High Flyer: Like ‘Cool story, bro?’

MJF: Exactly. Is he saying ‘Cool cancer, bro’? 

High Flyer: That’s mean. 

MJF: Yeah, that’s really excessive. 

High Flyer: But you know what they say – there is no cure for Cancer.

Beat. Silence. Screen shows a massively photoshopped image of Cancer Jiles, a hundred pounds lighter with pale skin and dark circles under his eyes. Caption reads ‘Cool cancer, bro.’

MJF: Chemo?

High Flyer: That’s more of a treatment. But are you saying injectable poison is the cure for Cancer?

MJF: Um. Maybe?

High Flyer: Think carefully, MJ. Are you asking me to poison Cancer Jiles? 


High Flyer: My normal poison guy’s been busy lately… 

MJF: Of course you know a guy. But I thought you were the guy that people who know a guy knows?

Jump cut. Salmon, swimming upstream.

MJF: You know Zeb Martin, our other opponent? He’s almost the same age as me. And he’s only had one singles win this year, just like me. It’s like looking into a funhouse mirror. 

Flyer tilts his head, apparently pondering that.

MJF: Except, ya know… he’s all country and I’m… not. And he’s incredibly green and I’ve had a few years of less – than – legal experience as a professional wrestler, including two World Title reigns in a minor league operation. So, ya know – about as successful as Little Jimmy’s been.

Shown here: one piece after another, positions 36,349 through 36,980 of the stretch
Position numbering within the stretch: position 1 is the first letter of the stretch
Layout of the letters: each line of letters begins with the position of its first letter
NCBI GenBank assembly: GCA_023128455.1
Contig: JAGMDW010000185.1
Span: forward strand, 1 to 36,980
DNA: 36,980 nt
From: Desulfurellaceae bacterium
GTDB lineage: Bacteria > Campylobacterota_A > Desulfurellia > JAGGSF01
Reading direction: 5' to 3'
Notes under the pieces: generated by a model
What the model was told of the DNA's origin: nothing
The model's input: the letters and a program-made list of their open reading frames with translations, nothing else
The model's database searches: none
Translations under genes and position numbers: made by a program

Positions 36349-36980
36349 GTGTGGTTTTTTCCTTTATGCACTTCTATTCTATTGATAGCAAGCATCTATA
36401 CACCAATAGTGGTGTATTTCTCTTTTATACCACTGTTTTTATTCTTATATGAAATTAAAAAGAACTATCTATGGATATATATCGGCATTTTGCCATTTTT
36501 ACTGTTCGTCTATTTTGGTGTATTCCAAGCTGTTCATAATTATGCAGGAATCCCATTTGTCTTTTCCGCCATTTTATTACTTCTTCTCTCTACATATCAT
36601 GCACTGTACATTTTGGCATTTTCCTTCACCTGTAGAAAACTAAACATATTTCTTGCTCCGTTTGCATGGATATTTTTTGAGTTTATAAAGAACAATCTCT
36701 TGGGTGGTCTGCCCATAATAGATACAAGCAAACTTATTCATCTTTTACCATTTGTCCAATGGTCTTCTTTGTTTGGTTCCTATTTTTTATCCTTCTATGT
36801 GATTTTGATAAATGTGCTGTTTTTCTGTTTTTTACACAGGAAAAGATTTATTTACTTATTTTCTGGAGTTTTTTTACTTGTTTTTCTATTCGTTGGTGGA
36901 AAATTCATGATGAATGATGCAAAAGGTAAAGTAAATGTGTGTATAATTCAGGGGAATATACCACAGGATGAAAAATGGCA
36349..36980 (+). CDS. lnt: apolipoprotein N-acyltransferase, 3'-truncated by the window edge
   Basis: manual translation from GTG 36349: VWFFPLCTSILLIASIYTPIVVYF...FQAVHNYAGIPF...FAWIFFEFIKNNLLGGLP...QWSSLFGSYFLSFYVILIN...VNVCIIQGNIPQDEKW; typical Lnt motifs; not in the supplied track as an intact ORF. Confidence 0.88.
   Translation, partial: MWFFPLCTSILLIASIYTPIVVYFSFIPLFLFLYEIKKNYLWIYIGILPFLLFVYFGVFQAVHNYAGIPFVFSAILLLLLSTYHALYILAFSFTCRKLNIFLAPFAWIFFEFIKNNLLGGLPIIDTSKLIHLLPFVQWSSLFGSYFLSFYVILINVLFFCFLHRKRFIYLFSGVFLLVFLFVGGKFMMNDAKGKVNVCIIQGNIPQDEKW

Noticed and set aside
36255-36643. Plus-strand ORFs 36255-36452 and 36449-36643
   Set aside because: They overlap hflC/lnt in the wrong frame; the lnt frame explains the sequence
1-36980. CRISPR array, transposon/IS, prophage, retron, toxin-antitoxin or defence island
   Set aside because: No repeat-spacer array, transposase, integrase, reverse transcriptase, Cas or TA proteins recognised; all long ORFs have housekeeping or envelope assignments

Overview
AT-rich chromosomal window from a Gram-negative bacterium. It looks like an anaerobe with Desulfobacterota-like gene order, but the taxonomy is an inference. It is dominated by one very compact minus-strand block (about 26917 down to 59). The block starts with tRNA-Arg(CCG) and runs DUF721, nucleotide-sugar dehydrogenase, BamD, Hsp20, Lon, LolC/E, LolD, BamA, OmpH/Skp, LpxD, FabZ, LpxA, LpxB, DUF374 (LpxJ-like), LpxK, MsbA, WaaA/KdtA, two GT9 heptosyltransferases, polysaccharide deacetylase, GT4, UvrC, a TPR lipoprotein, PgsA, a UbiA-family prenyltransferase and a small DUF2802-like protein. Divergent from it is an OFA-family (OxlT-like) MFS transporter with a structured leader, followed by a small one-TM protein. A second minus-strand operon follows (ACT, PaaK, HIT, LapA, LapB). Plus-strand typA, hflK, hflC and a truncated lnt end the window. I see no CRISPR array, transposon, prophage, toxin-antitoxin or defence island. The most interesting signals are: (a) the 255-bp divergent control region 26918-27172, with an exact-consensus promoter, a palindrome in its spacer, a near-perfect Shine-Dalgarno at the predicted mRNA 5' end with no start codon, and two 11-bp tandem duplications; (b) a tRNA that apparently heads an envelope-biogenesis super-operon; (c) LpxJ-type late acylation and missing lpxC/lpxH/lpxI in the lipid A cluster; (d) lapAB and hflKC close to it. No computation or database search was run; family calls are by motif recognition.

She leans over and slaps Flyer on the knee. 

MJF: And! Nobody’s been telling him his career is over and he’s a has-been. I mean, bully for him, right? 

MJ starts to applaud, and Flyer joins in, a little confused. 

High Flyer: He’s won as many matches this year as I have and his career hasn’t even started yet! Way to go, Zeb! Sharp learning curve ahead though.

MJF: Right? He’s just a baby right now, we need to take baby steps. A few good matches, a few tough losses. All good, all good. But that’s nothing compared to several years, varying degrees of success followed by a few tough months boxing with god. 

A wave of realization hits MJ, and she points at Flyer.